UK advertisers spent Â£1.75bn on internet advertising in the six months to the end of June, a 4.6% year-on-year increase, according to a report by the Internet Advertising Bureau and PricewaterhouseCoopers. To put this in perspective, in 1998, when the IAB first measured internet advertising, just Â£19.4m was spent online.
The internet now accounts for 23.5% of all advertising money spent in the UK, while TV ad spend accounts for 21.9% of marketing budgets.
Well done, chaps! (Please note: As a nod to Andy Bealâ€™s British pedigree I fully acknowledge that any attempt to sound like him will come off as lame so save your breath). Interestingly enough, the IAB had predicted this to happen by the end of this year but the worldwide economic climate has sped the process as companies look to spend less and get more, at least theoretically.
As you might expect the TV side of the house is putting their 2 cents (or is that pence?) in on the subject.
Thinkbox, the UK TV marketing body, has taken exception to the IAB’s figures, arguing that the internet is now mature and diverse and it is inaccurate to collate all the figures as if it is one single medium.
“It is interesting but meaningless to sweep all the money spent on every aspect of online marketing into one big figure and celebrate it,” said Lindsey Clay, marketing director at Thinkbox. “Online marketing spend is made up of many things, including email, classified ads, display ads (including online TV advertising) and, overwhelmingly, search marketing. They should be judged individually.”
In all honesty, I canâ€™t say I completely disagree on that assessment. Online advertising as a whole is much more diverse than the option that TV presents. Maybe thatâ€™s TVâ€™s trouble moving forward though. Itâ€™s a one trick pony that has just enough mileage on it that people are looking for a new ride.
So before the online ad world pops the cork on the champagne there are some sobering numbers that were reported in addition to some thoughts about the direction of online ad spend.
Despite the seemingly inexorable rise of internet ad spend, a closer examination of the IAB’s figures show that the recession has had an impact. In the first quarter Â£920m was spent on online advertising, representing 8.6% year-on-year growth. However, in the second quarter, spend fell almost Â£100m to Â£832m, representing only a 1.1% increase on the amount spent in the same period last year.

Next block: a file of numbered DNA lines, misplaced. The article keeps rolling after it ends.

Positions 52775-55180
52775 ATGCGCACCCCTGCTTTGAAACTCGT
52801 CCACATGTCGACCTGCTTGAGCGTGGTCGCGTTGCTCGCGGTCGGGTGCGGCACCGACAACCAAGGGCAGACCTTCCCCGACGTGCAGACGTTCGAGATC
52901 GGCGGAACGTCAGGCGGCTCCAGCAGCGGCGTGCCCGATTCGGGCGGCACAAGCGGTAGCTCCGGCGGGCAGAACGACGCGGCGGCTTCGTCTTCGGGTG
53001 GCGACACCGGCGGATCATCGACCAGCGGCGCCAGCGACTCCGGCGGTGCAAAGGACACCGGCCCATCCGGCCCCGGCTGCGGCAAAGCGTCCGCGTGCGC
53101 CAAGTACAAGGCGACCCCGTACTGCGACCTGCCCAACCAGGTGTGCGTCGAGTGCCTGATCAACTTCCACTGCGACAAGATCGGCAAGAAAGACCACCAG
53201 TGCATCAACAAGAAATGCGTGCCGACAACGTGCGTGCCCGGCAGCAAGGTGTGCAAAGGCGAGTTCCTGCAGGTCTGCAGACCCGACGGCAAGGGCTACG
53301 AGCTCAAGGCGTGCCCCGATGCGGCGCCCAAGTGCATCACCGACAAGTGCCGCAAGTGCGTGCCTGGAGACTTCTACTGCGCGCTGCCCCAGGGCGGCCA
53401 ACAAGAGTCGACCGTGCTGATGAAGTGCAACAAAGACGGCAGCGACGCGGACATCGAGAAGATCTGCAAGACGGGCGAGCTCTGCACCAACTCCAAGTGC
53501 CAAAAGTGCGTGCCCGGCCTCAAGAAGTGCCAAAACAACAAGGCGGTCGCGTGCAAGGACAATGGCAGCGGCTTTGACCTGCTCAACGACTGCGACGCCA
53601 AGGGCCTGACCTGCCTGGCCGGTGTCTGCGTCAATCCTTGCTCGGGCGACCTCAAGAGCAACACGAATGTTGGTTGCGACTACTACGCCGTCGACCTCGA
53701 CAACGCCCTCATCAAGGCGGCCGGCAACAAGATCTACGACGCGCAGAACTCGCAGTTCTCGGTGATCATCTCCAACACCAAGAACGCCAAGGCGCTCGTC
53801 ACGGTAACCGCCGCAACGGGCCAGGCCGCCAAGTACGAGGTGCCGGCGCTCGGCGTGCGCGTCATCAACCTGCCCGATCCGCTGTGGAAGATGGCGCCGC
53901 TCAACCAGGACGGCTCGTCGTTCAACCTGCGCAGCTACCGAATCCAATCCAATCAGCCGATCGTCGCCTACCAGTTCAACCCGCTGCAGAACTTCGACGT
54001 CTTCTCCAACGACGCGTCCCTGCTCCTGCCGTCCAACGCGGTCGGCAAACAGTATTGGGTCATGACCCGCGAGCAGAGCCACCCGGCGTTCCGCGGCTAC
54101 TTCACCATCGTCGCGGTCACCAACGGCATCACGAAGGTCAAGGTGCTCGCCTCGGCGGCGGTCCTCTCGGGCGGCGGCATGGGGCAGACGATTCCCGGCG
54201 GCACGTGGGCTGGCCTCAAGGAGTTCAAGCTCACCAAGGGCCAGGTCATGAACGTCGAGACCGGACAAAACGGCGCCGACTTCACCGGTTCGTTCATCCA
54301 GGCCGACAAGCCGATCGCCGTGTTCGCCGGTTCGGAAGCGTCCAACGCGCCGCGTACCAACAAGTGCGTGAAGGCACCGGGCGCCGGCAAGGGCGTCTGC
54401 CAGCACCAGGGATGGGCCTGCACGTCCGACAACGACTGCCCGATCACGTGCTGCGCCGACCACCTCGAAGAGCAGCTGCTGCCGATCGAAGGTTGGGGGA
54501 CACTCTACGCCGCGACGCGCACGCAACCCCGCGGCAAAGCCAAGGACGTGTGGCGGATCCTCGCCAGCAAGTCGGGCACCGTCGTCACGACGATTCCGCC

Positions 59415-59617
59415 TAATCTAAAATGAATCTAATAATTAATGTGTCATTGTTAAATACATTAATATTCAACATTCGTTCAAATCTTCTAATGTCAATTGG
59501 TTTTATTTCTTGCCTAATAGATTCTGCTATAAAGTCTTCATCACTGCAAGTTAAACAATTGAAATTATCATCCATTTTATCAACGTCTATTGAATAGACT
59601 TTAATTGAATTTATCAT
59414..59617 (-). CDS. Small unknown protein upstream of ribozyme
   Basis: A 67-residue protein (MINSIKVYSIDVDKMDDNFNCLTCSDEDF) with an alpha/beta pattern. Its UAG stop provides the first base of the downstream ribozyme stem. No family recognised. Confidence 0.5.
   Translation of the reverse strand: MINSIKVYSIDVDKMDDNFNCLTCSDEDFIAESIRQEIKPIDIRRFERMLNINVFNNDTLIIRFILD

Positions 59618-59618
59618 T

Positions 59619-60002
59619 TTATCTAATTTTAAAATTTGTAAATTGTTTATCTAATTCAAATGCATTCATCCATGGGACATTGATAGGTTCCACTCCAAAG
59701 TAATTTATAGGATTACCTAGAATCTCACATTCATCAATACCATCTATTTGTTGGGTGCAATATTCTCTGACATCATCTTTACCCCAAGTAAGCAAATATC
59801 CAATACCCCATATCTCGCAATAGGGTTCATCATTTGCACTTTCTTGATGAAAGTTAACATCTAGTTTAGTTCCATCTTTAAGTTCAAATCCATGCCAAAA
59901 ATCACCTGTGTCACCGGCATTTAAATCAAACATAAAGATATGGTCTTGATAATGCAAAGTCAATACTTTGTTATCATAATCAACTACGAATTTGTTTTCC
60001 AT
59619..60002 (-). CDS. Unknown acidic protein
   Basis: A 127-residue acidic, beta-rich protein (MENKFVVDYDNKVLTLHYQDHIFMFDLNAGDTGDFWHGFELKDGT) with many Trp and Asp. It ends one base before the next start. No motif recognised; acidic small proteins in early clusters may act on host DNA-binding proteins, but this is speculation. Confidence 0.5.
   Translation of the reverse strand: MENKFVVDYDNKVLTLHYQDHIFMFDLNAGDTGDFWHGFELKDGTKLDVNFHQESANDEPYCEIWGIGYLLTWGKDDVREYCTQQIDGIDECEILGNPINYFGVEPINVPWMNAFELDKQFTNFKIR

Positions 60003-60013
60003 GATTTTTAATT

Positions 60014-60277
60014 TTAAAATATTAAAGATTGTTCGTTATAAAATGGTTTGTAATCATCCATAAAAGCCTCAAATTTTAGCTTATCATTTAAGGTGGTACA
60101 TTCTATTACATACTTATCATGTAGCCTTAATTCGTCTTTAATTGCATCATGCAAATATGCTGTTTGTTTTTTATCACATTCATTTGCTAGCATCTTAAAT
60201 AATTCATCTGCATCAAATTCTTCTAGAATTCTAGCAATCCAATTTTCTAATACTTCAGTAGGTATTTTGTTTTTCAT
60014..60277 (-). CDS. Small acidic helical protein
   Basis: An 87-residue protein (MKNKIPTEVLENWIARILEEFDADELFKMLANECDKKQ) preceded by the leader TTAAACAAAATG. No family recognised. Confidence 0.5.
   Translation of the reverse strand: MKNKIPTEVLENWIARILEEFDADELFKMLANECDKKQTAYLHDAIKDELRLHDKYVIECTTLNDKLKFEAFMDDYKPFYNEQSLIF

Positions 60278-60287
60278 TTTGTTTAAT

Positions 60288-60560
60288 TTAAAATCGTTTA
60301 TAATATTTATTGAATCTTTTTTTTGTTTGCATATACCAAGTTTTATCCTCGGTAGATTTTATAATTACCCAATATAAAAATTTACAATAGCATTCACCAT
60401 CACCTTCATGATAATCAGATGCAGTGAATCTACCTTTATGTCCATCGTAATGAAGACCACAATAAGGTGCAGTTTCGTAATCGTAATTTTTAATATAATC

Not exactly setting the world on fire but not a negative number either. Hey folks, letâ€™s face, this world economy sucks right now. If there is any expectation of big numbers then you should have your head examined. Even Microsoft reported its first sales decrease EVER in its history so go no further for evidence that we are far from being out of the woods.
So while interesting, we will need to sit tight to see any trend in this shift of ad dollars. The online space is struggling in another way right now as social media is overtaking the time that Internet users spend online but it has yet to show that it is a strong advertising play. How that turns out could affect the rest of the Internet advertising world in an adverse fashion. As you already know, that scenario is just starting to be played out so weâ€™ll have to see. As a final note:
Adam Smith, futures director at WPP’s combined media operation Group M, argued that the internet’s share of total UK ad spend could be close to its peak.
“This day was bound to arrive, as the internet has been attracting a huge long tail of advertisers that have not advertised before doing completely new things,” he said. “It is a memorable event. However, it is a bit simplistic to make this comparison [and] it is always possible that internet’s share [of total UK ad spend] could go backwards if TV has a good year.”
So what is it Pilgrims? Is this the start of a trend or a blip on the radar for now?
And then I watched the
eWeek.com reports that the test will reach consumer and business users. Danny Sullivan also points out that this test may also include the capability to invite others—because, hey, what good is a communications platform if you don’t have anyone to communicate with? Read Write Web clarifies that each person invited will have the opportunity to nominate eight people to join, and Google will continue to exercise its final discretion.
As a refresher, some of the cool features of Wave include:
- Online/offline chat
- One-on-one or group chat
- In-line replies within chats (”waves”)
- Photo sharing, events and link sharing
- (Eventually) integration with email (Right, guys?)
More features are to come—some of which are pretty vital, such as privacy and permissions features, the ability to remove people from waves, etc.
RWW reports the invites will be coming to select people from developers currently working on their sandbox server, people who’ve signed up on the Google Wave site and some Google Apps enterprise users. IE users will be prompted to add Google Chrome Frame to their browser.
As the back-end support for the system grows, more invites will be issued—some to those so graciously nominated by their friends who are already testing. If none of your friends are on Wave yet, RWW says you can always play with the robots—no seriously, developers have already created bots for Google Wave. (These are the good kind, not the evil ones. I hope.)
What do you think? Are you looking forward to Wave? Is an invitation waiting in your inbox? (If so—please! Tell us whether it’s all we dreamed it would be!)